# How to solve this weird-looking equation?

So, when I was posting an answer to another user's question, I came up with this strange-looking equation whose roots I want to find. The main problem I have is that the radical sign is really throwing me off, and I'm not sure how I should deal with it. Can someone help me out? (Also, I'm not sure what tag to put this under. I don't think this technically counts as a polynomial, does it?) $$y=\frac {-8\pi x} {\sqrt {2704-4x^2}}+2\pi \sqrt {2704-4x^2}+4\pi x$$

• The analytical expression for the roots $y(x) = 0$ are truly horrible. I would go for a numerical solution here:) – Winther Mar 9 '15 at 8:21
• Note that the expression inside the radical factorizes as $(52-2x)(52+2x)$; see if that helps – P Vanchinathan Mar 9 '15 at 8:25

Since you only care about roots. Consider

$$\frac {-8\pi x} {\sqrt {2704-4x^2}}+2\pi \sqrt {2704-4x^2}+4\pi x=$$

$$\frac{-8\pi x+2\pi(2704-4x^2)+4\pi x\sqrt{2704-4x^2}}{\sqrt{2704-4x^2}}$$

This is 0 if the numerator is 0. So we are solving

$$-8\pi x +2\pi(2704-4x^2)+4\pi x\sqrt{2704-4x^2}=0$$

move $\sqrt{ }$ over and square to get

$$(8\pi x -2\pi(2704-4x^2))^2=16\pi^2x^2(2704-4x^2)$$

This is a degree 4 equation which you can try and solve by factoring if possible or using the awful Cardano formulas. I have left out a fair amount of equivalence checking (denominator 0 for discarding it, and positive/negative values for squaring) but that's just a little more work I think.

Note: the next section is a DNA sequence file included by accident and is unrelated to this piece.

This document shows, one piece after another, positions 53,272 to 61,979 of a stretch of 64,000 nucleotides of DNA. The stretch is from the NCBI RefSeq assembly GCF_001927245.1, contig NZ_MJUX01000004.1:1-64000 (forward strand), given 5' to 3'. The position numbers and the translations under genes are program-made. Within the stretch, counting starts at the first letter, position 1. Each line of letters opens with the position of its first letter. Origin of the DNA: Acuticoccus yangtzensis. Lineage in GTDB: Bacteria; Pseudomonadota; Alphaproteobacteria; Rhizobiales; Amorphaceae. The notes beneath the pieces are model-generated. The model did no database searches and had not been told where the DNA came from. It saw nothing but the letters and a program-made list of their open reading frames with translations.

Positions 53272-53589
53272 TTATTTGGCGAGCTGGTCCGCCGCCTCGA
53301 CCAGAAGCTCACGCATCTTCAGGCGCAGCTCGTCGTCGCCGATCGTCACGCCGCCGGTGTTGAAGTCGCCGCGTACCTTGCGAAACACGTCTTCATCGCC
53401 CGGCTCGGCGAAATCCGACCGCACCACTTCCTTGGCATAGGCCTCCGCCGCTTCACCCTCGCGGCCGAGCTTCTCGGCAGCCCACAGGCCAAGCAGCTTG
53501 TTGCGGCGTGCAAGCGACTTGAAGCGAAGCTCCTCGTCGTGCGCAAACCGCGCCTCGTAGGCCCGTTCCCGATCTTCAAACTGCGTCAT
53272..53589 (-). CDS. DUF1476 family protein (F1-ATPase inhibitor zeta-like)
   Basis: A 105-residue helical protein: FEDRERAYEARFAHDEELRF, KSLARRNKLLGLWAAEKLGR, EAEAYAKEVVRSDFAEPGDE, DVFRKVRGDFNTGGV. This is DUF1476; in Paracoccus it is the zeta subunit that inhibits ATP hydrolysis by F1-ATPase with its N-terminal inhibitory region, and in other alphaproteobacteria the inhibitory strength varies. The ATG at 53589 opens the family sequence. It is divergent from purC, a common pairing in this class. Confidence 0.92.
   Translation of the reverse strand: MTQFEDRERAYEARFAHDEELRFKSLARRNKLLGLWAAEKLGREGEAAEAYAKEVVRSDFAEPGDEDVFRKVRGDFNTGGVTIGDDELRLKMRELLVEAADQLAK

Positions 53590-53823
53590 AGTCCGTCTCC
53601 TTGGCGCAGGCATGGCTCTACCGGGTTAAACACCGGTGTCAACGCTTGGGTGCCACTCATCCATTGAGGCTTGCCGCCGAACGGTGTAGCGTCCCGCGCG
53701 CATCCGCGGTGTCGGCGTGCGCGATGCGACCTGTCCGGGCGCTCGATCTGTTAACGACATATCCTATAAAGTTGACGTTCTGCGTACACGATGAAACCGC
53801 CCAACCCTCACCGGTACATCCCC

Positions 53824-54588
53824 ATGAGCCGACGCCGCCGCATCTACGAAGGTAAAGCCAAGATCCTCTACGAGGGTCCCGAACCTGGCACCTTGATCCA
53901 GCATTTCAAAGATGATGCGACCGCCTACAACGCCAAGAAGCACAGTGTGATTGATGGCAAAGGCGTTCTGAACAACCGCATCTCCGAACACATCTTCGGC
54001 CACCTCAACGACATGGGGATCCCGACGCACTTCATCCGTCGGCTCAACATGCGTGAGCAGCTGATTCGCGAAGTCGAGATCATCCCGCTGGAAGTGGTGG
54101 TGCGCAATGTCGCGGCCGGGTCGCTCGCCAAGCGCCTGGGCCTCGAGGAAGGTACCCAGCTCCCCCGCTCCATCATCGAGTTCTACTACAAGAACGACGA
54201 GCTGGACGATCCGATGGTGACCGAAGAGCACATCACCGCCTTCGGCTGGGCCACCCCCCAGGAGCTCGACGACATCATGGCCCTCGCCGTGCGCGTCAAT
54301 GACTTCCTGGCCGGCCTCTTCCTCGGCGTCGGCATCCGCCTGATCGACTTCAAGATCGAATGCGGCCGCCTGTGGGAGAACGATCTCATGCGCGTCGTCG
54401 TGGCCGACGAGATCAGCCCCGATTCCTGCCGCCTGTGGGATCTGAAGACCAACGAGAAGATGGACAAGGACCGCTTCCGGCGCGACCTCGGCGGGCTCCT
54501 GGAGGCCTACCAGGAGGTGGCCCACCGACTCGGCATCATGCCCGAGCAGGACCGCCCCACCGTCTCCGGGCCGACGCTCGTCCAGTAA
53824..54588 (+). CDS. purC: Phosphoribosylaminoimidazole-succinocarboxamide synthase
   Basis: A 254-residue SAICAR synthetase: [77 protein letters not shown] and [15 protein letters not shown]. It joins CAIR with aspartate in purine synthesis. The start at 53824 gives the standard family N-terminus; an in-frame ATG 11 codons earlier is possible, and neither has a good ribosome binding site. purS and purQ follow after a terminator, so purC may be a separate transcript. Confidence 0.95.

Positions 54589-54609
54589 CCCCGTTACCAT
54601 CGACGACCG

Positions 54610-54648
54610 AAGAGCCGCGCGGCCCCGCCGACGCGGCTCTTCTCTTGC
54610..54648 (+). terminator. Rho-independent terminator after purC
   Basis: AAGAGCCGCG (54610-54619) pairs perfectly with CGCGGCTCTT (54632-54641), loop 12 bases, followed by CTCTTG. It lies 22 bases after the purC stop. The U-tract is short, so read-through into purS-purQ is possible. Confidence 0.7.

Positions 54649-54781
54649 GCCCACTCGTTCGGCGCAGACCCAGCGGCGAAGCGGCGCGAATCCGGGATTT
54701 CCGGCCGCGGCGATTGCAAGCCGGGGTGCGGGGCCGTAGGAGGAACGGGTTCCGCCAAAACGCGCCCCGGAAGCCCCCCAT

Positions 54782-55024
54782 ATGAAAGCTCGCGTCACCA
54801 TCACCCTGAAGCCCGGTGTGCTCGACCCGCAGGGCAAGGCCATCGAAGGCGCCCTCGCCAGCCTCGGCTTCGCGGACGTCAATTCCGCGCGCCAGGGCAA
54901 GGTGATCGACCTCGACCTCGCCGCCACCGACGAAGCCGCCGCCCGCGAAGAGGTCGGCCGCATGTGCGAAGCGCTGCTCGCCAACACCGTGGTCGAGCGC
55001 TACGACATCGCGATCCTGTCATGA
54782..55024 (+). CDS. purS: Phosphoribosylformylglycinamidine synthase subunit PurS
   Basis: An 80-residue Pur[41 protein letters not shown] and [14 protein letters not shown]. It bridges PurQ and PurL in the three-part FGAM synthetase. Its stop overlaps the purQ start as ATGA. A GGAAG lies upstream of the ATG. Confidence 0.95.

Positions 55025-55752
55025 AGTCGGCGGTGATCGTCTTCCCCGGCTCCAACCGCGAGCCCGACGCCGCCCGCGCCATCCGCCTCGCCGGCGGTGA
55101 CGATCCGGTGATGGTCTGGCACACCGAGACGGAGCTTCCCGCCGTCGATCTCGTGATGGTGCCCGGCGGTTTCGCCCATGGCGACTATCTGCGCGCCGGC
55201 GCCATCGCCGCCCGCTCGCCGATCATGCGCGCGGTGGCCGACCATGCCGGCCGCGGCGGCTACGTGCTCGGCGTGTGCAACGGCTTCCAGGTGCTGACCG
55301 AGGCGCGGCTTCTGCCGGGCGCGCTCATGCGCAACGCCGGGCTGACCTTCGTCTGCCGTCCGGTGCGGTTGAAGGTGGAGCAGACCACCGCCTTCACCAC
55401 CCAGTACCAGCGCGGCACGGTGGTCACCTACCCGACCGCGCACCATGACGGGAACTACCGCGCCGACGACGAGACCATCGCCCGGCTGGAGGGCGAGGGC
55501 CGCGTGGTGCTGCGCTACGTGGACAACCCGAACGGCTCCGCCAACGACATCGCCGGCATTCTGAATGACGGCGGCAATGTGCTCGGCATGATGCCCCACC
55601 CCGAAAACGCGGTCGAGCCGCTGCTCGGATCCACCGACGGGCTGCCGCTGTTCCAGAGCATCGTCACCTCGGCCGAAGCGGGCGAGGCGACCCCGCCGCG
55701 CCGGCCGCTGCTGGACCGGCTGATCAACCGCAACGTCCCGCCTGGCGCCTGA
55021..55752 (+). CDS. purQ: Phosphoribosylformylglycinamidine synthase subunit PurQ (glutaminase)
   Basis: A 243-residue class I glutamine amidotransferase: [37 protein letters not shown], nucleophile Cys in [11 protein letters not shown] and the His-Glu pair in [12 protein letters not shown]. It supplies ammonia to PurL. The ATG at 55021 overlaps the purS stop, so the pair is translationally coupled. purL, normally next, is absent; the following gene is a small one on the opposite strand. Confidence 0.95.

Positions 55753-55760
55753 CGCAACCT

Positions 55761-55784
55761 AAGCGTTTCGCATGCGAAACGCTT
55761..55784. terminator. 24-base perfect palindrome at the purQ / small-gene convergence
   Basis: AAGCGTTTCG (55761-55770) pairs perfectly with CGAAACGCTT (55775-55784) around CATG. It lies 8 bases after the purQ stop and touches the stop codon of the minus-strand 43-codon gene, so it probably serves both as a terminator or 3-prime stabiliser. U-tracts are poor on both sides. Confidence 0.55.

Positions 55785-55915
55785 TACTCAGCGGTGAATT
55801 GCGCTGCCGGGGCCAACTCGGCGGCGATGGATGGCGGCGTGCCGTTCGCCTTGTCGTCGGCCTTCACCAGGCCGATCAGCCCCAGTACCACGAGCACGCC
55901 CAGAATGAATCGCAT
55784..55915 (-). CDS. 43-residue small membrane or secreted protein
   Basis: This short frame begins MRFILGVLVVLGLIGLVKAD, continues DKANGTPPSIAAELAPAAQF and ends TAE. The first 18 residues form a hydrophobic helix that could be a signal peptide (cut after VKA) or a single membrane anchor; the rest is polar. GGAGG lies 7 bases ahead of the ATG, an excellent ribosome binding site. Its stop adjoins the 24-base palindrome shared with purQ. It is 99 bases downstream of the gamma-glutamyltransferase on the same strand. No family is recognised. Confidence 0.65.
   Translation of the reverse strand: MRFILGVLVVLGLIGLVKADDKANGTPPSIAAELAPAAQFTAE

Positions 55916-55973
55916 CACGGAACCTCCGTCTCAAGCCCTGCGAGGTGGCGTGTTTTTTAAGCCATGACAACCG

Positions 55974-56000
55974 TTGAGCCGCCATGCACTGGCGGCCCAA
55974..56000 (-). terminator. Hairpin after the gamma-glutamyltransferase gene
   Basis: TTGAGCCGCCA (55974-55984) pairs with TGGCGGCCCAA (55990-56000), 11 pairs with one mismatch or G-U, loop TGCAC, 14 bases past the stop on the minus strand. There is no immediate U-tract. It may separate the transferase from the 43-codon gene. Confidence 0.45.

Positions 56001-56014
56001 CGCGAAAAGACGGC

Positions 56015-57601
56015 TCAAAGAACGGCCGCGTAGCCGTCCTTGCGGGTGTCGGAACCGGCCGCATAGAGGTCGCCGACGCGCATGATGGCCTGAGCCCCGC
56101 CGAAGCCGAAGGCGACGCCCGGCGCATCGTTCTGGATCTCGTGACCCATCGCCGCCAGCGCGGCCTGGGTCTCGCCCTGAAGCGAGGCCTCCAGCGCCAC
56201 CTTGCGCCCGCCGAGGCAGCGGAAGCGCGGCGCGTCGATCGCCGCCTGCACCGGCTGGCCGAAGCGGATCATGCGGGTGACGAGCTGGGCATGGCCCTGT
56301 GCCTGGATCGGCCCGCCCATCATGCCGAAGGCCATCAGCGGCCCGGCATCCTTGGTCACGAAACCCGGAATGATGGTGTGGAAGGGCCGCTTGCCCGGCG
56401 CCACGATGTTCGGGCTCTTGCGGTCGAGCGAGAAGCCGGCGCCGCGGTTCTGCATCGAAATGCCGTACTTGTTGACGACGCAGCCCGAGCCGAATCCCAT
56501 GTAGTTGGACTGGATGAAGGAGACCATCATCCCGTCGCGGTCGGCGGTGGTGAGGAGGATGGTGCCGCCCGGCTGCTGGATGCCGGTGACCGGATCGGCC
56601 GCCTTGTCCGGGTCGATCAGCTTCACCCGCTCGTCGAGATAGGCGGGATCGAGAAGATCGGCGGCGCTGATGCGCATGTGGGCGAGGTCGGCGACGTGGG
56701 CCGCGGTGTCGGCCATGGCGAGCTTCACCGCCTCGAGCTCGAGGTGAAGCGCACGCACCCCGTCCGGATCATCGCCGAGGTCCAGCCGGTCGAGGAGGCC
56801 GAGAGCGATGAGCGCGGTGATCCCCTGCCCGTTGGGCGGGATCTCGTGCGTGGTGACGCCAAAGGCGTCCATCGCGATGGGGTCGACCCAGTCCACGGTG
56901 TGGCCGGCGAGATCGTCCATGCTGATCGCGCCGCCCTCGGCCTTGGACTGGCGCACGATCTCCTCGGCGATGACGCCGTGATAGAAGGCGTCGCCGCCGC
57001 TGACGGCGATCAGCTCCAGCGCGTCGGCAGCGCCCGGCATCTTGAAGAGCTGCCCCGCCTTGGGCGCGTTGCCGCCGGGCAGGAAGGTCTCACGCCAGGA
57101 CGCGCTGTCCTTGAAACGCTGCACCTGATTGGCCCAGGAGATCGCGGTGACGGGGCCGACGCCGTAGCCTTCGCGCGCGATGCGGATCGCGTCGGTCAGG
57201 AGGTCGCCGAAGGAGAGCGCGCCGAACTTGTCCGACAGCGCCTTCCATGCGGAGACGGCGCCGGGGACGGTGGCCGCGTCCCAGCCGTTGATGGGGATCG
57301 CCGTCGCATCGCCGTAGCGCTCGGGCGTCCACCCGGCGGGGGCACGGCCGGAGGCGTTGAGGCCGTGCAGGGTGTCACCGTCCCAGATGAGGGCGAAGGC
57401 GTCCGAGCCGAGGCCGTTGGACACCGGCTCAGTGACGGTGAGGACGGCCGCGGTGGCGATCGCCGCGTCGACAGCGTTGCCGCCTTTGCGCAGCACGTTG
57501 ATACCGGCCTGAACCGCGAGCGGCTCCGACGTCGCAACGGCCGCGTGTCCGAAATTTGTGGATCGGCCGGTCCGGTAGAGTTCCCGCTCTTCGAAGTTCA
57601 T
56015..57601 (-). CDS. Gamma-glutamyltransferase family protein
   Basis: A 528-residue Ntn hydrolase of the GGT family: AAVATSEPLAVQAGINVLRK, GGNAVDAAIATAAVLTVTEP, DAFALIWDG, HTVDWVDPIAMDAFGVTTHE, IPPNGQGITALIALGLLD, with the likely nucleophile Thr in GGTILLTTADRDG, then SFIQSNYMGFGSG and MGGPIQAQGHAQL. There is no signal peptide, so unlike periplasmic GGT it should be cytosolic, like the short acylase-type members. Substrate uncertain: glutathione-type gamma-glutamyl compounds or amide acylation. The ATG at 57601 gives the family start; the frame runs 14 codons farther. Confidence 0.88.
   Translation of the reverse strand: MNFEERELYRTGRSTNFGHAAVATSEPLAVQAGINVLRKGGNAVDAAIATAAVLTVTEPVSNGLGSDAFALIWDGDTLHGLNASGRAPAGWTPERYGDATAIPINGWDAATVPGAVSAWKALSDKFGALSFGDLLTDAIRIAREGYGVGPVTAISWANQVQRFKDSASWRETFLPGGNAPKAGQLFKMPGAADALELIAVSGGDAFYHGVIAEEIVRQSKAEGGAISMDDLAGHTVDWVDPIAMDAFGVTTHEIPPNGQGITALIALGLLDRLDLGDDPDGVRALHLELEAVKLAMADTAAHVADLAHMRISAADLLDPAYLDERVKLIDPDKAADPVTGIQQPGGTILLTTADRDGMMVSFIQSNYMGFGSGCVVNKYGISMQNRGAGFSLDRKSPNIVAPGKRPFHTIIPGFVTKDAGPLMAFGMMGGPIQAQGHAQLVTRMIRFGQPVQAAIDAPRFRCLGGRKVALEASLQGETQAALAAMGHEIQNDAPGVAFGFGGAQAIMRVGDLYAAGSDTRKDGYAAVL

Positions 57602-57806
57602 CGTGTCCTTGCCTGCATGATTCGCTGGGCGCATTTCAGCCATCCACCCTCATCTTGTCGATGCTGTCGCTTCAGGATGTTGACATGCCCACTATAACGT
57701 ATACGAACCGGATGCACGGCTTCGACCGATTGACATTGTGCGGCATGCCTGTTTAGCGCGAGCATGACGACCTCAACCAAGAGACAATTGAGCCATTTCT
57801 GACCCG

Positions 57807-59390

You could put $y-4\pi x$ on the left-hand side, then square both sides. Any solution of your equation will also be a solution of the new equation, which has no square-roots any more.
I'm not sure what to do next.
$$(y-4\pi x)^2=\frac{64\pi^2x^2}{2704-x^2}-32\pi^2 x+4\pi^2(2704-x^2)$$

• How do you get that there are no square roots after squaring? There is a sum of squares on the right hand side no? – DRF Mar 9 '15 at 8:15
• It is the same square-root in each term. – Empy2 Mar 9 '15 at 8:17
• Ahh good point.:) – DRF Mar 9 '15 at 8:19

Try multiplying both sides with multiplicative inverse of $1/ ( 2704 - 4r^2 ) ^ {1/2}$, it should reduce to a quartic equation in $r$.

• More likely to be a quartic equation, possibly with spurious solutions – Henry Mar 9 '15 at 8:10
• What is $r$? You should expand this answer, also using LaTeX helps. – tomasz Mar 9 '15 at 8:24
• r is same as x , if i had latex i would, don't have enough mb of data to download it, i am a student... – Cloverr Mar 9 '15 at 8:28
• @Nilanjan: You don't have to download LaTex as this forum has a built-in feature. If you put dollar signs at each end of an expression, it transforms for example, a^2+b^2 = c^2 to $a^2+b^2 = c^2$. – Tito Piezas III Mar 9 '15 at 8:42
• ohh, that i didnt knew, now i too can edit the answers like a pro a^2\$ ! Ty ty – Cloverr Mar 9 '15 at 8:57